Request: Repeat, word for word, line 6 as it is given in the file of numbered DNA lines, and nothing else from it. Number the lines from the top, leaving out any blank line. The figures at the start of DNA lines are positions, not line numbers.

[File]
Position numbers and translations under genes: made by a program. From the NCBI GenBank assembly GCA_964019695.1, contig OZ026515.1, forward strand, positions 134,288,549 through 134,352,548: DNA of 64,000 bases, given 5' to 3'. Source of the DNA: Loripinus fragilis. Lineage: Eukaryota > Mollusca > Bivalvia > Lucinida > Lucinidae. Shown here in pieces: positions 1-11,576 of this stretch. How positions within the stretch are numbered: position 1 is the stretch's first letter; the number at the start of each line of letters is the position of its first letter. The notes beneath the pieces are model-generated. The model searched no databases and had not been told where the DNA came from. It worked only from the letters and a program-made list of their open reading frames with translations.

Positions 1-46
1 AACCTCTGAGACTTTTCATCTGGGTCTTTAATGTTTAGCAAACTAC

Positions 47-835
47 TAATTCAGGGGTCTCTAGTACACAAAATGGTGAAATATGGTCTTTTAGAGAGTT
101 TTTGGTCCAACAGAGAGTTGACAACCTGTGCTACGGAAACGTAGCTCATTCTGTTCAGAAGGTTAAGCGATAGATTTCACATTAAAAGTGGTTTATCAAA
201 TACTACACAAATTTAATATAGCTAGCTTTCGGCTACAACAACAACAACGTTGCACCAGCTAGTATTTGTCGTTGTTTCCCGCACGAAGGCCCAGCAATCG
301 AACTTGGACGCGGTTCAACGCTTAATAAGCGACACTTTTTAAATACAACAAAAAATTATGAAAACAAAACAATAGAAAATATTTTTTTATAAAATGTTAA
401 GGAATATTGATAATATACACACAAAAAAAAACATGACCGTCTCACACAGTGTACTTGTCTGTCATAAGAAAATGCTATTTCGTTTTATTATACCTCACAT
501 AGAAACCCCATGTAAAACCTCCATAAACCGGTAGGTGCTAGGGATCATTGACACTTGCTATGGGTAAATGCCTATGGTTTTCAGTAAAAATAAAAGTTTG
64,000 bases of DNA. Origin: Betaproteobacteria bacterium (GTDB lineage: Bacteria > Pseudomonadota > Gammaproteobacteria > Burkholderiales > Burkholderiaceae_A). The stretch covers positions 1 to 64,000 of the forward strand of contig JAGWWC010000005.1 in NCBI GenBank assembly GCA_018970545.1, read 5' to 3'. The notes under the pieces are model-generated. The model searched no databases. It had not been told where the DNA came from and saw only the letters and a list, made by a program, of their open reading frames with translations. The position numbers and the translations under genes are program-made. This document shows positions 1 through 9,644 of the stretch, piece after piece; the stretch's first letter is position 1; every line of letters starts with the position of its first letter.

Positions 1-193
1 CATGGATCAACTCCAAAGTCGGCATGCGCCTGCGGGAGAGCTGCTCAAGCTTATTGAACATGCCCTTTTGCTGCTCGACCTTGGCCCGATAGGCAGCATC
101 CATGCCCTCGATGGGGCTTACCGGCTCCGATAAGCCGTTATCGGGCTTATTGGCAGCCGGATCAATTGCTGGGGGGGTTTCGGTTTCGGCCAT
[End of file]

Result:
101 TTTGGTCCAACAGAGAGTTGACAACCTGTGCTACGGAAACGTAGCTCATTCTGTTCAGAAGGTTAAGCGATAGATTTCACATTAAAAGTGGTTTATCAAA